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Publication numberUS5684921 A
Publication typeGrant
Application numberUS 08/501,852
Publication dateNov 4, 1997
Filing dateJul 13, 1995
Priority dateJul 13, 1995
Fee statusPaid
Publication number08501852, 501852, US 5684921 A, US 5684921A, US-A-5684921, US5684921 A, US5684921A
InventorsAruna Bayya, Louis A. Cox, Jr., Marvin L. Vis
Original AssigneeU S West Technologies, Inc.
Export CitationBiBTeX, EndNote, RefMan
External Links: USPTO, USPTO Assignment, Espacenet
Method and system for identifying a corrupted speech message signal
US 5684921 A
Abstract
A method is disclosed for identifying corrupted speech signals in a call receiving mode of a voice messaging system. The method includes the step of receiving a message signal. The message signal represents an audio message. The method next includes the step of determining a signal quality. The signal quality is then compared to a threshold. If the signal quality is at least as great as the threshold, the audio data representing the message signal is stored in a memory. If the signal quality is not as great as the threshold, an indication signal is transmitted indicating that the signal quality is poor. A system is also disclosed for implementing the steps of the method.
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Claims(14)
What is claimed is:
1. A method for determining if speech signals received by a voice messaging system from a caller are corrupted, the method comprising:
receiving a message signal representing an audio message from a caller;
determining a signal quality of the message signal;
comparing the signal quality to a threshold to determine whether the message signal is intelligible;
storing audio data representing the message signal if the signal quality is at least as great as the threshold thereby indicating that the message signal is intelligible; and
transmitting an indication signal to the caller indicating that the signal quality is poor if the signal quality is not as great as the threshold.
2. The method of claim 1 wherein determining a signal quality includes:
identifying a speech component of the message signal;
identifying a noise component of the message signal; and
calculating an instantaneous SNR based on the speech component and the noise component.
3. The method of claim 1 wherein determining a signal quality includes calculating a modified spectral flatness measure of the message signal.
4. The method of claim 1 wherein determining a signal quality includes calculating a moment for the message signal.
5. The method of claim 1 wherein the indication signal represents a recorded audio message indicating poor signal quality.
6. The method of claim 1 wherein receiving a message signal comprises receiving a message signal from a cellular telephone caller.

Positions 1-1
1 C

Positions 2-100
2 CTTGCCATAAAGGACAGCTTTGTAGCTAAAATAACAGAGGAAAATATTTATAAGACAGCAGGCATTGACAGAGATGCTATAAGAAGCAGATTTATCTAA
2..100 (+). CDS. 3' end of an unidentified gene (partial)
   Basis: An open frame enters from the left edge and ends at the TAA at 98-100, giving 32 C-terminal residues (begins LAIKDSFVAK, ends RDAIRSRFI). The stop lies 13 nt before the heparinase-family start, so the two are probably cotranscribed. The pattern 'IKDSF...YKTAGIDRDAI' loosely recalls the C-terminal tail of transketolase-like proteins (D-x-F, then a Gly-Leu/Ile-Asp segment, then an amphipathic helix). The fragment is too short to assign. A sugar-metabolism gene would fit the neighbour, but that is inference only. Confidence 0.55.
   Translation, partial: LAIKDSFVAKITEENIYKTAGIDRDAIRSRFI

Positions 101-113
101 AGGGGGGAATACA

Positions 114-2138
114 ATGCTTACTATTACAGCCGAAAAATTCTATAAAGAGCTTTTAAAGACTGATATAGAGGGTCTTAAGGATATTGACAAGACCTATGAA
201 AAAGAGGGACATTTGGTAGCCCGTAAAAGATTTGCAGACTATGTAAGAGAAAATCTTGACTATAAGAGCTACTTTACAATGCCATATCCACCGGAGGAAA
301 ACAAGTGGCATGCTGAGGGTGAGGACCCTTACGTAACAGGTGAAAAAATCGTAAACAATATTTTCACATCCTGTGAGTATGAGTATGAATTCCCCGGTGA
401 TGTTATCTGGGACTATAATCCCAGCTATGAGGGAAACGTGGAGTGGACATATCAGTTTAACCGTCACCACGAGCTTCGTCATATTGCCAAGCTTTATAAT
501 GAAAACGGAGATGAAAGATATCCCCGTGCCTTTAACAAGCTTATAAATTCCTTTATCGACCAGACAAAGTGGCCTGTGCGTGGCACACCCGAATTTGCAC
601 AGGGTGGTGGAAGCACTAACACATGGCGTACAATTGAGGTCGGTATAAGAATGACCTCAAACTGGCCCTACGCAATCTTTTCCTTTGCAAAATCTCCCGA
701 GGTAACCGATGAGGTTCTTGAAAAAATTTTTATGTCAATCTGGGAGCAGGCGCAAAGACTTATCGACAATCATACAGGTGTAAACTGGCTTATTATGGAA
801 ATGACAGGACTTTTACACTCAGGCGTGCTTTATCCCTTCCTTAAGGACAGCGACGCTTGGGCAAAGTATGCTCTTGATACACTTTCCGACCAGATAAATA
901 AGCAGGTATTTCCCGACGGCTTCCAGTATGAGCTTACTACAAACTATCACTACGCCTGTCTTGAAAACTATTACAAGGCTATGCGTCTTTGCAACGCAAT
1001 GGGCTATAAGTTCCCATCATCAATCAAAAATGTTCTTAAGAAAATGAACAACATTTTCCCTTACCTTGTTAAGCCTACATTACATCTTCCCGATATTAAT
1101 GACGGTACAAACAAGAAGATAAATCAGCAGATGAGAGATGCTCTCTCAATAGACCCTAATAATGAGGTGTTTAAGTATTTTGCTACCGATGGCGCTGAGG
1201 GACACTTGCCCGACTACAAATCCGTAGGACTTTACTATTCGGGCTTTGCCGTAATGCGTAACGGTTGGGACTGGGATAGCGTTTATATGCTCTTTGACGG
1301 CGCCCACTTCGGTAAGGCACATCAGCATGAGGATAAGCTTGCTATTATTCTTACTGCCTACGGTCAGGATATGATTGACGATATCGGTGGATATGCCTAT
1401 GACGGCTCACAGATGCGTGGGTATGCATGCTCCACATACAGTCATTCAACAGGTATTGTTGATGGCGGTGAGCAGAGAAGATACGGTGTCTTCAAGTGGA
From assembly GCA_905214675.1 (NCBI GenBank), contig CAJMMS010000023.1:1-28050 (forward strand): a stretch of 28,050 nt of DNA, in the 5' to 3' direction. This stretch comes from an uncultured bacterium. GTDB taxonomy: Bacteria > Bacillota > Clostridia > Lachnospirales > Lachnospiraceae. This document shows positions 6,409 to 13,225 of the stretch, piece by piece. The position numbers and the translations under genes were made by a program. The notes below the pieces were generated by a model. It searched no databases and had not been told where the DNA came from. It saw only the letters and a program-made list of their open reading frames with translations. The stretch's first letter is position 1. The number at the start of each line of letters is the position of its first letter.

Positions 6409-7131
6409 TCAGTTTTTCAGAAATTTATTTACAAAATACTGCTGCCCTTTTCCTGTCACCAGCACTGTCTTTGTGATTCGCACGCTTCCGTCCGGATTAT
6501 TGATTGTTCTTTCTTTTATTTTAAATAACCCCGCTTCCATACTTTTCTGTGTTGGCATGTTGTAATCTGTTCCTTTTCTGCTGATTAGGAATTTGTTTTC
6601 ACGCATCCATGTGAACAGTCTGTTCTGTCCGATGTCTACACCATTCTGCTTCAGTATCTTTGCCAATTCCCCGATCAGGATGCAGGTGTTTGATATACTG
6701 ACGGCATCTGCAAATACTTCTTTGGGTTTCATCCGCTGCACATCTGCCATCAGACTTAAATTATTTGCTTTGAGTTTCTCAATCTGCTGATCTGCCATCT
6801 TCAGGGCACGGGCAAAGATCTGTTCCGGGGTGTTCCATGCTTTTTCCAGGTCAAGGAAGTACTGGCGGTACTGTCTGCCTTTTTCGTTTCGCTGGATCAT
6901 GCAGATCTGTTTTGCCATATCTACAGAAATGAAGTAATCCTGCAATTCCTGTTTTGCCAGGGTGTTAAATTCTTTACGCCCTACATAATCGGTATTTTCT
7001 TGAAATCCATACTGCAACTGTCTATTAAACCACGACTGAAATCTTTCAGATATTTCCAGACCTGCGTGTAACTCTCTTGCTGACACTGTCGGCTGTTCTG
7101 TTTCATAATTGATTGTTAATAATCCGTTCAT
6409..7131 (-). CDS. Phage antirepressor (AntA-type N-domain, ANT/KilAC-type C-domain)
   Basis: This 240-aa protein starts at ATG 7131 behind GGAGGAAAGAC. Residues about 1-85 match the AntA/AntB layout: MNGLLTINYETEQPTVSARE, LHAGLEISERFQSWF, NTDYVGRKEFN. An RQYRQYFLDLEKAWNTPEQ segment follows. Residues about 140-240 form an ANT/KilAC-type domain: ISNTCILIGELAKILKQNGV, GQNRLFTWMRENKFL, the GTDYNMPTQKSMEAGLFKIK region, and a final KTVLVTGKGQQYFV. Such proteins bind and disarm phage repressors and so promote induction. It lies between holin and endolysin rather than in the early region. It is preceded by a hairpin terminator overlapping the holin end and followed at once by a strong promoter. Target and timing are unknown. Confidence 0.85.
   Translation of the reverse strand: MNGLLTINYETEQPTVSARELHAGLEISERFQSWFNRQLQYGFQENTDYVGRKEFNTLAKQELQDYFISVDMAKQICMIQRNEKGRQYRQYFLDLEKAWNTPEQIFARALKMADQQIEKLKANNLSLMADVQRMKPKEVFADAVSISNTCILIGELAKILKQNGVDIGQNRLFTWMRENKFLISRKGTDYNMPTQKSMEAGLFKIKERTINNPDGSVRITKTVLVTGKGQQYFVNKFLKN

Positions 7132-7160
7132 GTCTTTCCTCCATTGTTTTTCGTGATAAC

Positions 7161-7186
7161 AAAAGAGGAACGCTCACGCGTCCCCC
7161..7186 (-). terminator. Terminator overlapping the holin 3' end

7. The method of claim 1 wherein receiving a message signal comprises receiving a message signal from a cordless telephone caller.
8. A method for identifying corrupted speech signals stored in a voice messaging system operating in a message retrieval mode, the method comprising:
receiving a signal representing a request from a caller to retrieve an audio message stored in the voice messaging system;
determining if the stored audio message is noisy;
transmitting a signal representing the stored audio message to the caller if the stored audio message is not noisy;
if the stored audio message is noisy, determining if the stored audio message is intelligible;
transmitting a signal to the caller indicating that the stored audio message is unintelligible if the stored audio message is unintelligible;
if the stored audio message is intelligible and noisy, processing stored audio data representing the stored audio message to obtain enhanced audio data representing an enhanced audio message; and
transmitting a signal to the caller representing the enhanced audio message.
9. A system for determining if speech signals received by a voice messaging system from a caller are corrupted, the system comprising:
a receiver for receiving a message signal representing an audio message from a caller;
a processor for determining a signal quality of the message signal;
a comparator for comparing the signal quality to a threshold to determine whether the message signal is intelligible;
a memory for storing audio data representing the message signal if the signal quality is at least as great as the threshold thereby indicating that the message signal is intelligible; and
a transmitter for transmitting an indication signal to the caller indicating that the signal quality is poor if the signal quality is not as great as the threshold.
10. The system of claim 9 wherein the processor determines the signal quality by identifying a speech component and a noise component of the message signal and calculating an instantaneous SNR based on the speech component and the noise component.
11. The system of claim 9 wherein the processor determines the signal quality by calculating a modified spectral flatness measure of the message signal.
12. The system of claim 9 wherein the processor determines the signal quality by calculating a moment for the message signal.
13. The system of claim 9 wherein the indication signal represents a recorded audio message indicating poor signal quality.
14. A system for identifying corrupted speech signals stored in a voice messaging system operating in a message retrieval mode, the system comprising:
a receiver for receiving a signal from a caller representing a request to retrieve a stored audio message;
a pre-processing component for determining if the stored audio message is noisy;